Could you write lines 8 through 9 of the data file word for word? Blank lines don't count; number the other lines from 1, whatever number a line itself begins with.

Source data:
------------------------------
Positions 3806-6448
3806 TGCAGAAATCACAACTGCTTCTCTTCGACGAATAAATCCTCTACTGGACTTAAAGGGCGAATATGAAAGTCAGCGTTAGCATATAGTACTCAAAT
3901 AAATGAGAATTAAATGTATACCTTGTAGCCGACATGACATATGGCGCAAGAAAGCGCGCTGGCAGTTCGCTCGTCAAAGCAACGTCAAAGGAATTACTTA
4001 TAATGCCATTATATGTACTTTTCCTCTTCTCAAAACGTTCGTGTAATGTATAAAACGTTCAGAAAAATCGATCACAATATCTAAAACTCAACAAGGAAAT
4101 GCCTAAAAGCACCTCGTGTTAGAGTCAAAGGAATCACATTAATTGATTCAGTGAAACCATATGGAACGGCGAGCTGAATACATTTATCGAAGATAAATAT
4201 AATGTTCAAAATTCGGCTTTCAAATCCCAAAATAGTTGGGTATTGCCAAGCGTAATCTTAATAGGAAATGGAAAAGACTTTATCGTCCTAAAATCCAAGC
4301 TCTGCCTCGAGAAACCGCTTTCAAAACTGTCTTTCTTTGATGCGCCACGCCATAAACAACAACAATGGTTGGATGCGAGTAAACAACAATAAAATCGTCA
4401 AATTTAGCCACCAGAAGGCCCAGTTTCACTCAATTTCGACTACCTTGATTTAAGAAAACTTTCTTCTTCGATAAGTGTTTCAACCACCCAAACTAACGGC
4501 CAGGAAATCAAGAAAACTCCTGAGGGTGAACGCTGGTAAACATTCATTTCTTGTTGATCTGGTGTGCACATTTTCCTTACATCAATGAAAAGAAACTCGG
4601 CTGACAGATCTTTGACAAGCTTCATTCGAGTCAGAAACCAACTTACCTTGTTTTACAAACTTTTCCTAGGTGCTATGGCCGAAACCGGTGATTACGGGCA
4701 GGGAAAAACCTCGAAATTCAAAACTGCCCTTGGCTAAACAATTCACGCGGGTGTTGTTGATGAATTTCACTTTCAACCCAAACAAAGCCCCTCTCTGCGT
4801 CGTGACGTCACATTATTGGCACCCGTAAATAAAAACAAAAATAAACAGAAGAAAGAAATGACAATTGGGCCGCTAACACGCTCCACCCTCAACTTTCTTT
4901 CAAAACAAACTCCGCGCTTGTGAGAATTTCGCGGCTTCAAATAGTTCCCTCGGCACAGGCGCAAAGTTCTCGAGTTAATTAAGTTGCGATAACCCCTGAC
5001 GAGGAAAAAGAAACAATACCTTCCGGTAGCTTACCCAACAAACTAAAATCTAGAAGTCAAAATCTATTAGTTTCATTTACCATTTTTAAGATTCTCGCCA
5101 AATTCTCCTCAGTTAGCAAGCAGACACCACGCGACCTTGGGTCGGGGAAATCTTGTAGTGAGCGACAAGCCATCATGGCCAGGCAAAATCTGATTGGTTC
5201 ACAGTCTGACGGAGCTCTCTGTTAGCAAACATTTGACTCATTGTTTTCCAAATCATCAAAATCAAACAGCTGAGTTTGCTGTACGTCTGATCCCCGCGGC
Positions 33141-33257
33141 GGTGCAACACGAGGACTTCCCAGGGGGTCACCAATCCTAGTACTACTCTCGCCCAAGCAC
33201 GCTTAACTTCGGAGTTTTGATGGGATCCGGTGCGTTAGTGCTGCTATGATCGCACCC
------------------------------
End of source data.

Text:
4401 AATTTAGCCACCAGAAGGCCCAGTTTCACTCAATTTCGACTACCTTGATTTAAGAAAACTTTCTTCTTCGATAAGTGTTTCAACCACCCAAACTAACGGC
4501 CAGGAAATCAAGAAAACTCCTGAGGGTGAACGCTGGTAAACATTCATTTCTTGTTGATCTGGTGTGCACATTTTCCTTACATCAATGAAAAGAAACTCGG